29. Paul Goldsmith-Pinkham & Isaac Sorkin & Henry Swift, 2020. "Bartik Instruments: What, When, Why, and How," American Economic Review, American Economic Association, vol. 110(8), pages 2586-2624, August.
    30. William Rogers, 1994. "Regression standard errors in clustered samples," Stata Technical Bulletin, StataCorp LP, vol. 3(13).
    31. Christopher J. Ruhm, 2016. "Taking the Measure of a Fatal Drug Epidemic," NBER Working Papers 22504, National Bureau of Economic Research, Inc.
    32. Anne Case & Angua Deaton, 2015. "Rising morbidity and mortality in midlife among white non-Hispanic Americans in the 21st century," Working Papers 15078.full.pdf, Princeton University, Woodrow Wilson School of Public and International Affairs, Research Program in Development Studies..
    33. Ruhm, Christopher J., 2019. "Drivers of the fatal drug epidemic," Journal of Health Economics, Elsevier, vol. 64(C), pages 25-42.
    34. Thomas C. Buchmueller & Colleen Carey, 2018. "The Effect of Prescription Drug Monitoring Programs on Opioid Utilization in Medicare," American Economic Journal: Economic Policy, American Economic Association, vol. 10(1), pages 77-112, February.
    35. Jill Horwitz & Corey S. Davis & Lynn S. McClelland & Rebecca S. Fordon & Ellen Meara, 2018. "The Problem of Data Quality in Analyses of Opioid Regulation: The Case of Prescription Drug Monitoring Programs," NBER Working Papers 24947, National Bureau of Economic Research, Inc.
    36. Alan B. Krueger, 2017. "Where Have All the Workers Gone? An Inquiry into the Decline of the U.S. Labor Force Participation Rate," Brookings Papers on Economic Activity, Economic Studies Program, The Brookings Institution, vol. 48(2 (Fall)), pages 1-87.
    37. Ruhm, Christopher J., 2015. "Recessions, healthy no more?," Journal of Health Economics, Elsevier, vol. 42(C), pages 17-28.
    38. Harris, Matthew & Kessler, Lawrence & Murray, Matthew & Glenn, Beth, 2017. "Prescription Opioids and Labor Market Pains: The Effect of Schedule II Opioids on Labor Force Participation and Unemployment," MPRA Paper 86586, University Library of Munich, Germany, revised 28 Mar 2018.
    Full references (including those not matched with items on IDEAS)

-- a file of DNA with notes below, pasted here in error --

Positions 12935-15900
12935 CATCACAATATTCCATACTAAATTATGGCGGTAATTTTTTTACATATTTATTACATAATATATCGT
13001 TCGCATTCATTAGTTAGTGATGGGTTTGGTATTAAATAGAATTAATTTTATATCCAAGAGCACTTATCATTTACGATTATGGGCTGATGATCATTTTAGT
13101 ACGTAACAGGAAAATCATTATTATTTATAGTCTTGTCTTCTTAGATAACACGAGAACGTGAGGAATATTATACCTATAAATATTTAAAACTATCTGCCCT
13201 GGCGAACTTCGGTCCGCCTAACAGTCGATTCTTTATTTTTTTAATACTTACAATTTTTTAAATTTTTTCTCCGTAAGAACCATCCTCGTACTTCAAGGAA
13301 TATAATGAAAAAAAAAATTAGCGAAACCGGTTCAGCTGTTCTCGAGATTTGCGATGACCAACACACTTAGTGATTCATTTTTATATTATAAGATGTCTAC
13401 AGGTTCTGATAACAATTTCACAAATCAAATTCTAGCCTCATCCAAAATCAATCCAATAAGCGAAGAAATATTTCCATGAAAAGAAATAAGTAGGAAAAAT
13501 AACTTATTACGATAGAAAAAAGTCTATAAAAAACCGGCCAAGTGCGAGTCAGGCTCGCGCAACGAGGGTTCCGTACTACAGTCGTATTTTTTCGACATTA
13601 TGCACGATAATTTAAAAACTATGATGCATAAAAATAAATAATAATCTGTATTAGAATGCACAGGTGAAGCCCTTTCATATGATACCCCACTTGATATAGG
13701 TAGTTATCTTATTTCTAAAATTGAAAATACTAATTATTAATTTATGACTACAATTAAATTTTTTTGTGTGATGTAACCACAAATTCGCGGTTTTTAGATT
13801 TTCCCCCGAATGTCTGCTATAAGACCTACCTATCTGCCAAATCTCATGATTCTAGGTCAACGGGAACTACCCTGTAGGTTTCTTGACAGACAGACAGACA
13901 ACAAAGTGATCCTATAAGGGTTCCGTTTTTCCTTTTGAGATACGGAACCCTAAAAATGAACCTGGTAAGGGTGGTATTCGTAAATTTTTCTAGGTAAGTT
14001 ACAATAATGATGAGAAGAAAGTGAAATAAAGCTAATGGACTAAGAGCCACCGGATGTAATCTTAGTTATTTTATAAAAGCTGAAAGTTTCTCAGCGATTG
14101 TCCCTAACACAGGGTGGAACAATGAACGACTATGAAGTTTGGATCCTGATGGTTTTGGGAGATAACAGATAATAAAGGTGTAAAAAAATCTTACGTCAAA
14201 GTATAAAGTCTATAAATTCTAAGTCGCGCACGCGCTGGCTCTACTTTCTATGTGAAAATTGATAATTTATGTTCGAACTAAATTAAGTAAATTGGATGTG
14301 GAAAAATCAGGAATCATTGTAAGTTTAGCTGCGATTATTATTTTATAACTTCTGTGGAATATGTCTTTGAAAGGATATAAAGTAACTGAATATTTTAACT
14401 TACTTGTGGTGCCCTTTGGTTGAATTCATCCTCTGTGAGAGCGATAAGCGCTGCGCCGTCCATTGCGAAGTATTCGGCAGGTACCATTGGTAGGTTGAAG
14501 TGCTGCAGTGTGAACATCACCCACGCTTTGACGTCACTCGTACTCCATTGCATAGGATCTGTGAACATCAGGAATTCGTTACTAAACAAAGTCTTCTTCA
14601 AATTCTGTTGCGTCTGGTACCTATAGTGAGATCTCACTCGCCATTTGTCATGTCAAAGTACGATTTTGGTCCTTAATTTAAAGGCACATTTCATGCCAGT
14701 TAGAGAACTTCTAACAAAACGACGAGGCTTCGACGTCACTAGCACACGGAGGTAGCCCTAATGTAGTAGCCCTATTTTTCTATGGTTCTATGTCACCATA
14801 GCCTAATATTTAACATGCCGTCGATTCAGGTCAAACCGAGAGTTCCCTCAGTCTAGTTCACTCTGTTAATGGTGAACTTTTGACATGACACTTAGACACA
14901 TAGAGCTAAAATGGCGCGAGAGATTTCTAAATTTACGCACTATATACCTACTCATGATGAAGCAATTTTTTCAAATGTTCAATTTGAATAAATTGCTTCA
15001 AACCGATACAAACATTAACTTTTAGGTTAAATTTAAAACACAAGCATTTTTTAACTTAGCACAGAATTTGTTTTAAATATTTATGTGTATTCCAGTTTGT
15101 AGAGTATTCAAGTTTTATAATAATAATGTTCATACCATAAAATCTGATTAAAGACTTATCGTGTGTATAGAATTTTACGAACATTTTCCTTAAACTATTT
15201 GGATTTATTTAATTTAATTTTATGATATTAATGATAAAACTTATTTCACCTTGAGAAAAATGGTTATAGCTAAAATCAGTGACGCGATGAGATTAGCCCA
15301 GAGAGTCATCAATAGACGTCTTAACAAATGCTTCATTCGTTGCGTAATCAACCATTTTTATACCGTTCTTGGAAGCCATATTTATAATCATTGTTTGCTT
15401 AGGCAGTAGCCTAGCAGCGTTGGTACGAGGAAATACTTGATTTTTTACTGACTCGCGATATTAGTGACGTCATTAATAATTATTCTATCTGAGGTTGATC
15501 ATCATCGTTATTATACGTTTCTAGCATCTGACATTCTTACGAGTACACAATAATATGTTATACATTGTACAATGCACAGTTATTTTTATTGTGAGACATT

Citations

    Citations are extracted by the CitEc Project, subscribe to its RSS feed for this item.
    as


    Cited by:

    1. Cohle, Zachary & Ortega, Alberto, 2023. "The effect of the opioid crisis on patenting," Journal of Economic Behavior & Organization, Elsevier, vol. 214(C), pages 493-521.
    2. David Cho & Daniel I. García & Joshua Montes & Alison E. Weingarden, 2021. "Labor Market Effects of the Oxycodone-Heroin Epidemic," Finance and Economics Discussion Series 2021-025, Board of Governors of the Federal Reserve System (U.S.).
    3. Pinghui Wu, 2022. "Wage Inequality and the Rise in Labor Force Exit: The Case of US Prime-Age Men," Working Papers 22-16, Federal Reserve Bank of Boston.
    4. Jeremy Greenwood & Nezih Guner & Karen A. Kopecky, 2022. "Substance Abuse during the Pandemic: Implications for Labor-Force Participation," Economie d'Avant Garde Research Reports 35, Economie d'Avant Garde.
    5. Joyce Manchester & Riley Sullivan, 2019. "Exploring causes of and responses to the opioid epidemic in New England," New England Public Policy Center Policy Reports 19-2, Federal Reserve Bank of Boston.
    6. Francisco Perez‐Arce & María J. Prados, 2021. "The Decline In The U.S. Labor Force Participation Rate: A Literature Review," Journal of Economic Surveys, Wiley Blackwell, vol. 35(2), pages 615-652, April.
    7. Park, Sujeong & Powell, David, 2021. "Is the rise in illicit opioids affecting labor supply and disability claiming rates?," Journal of Health Economics, Elsevier, vol. 76(C).
    8. Robert Bifulco & Iuliia Shybalkina, 2022. "Fiscal Impacts of the Opioid Crisis on State and Local Governments," The ANNALS of the American Academy of Political and Social Science, , vol. 703(1), pages 324-349, September.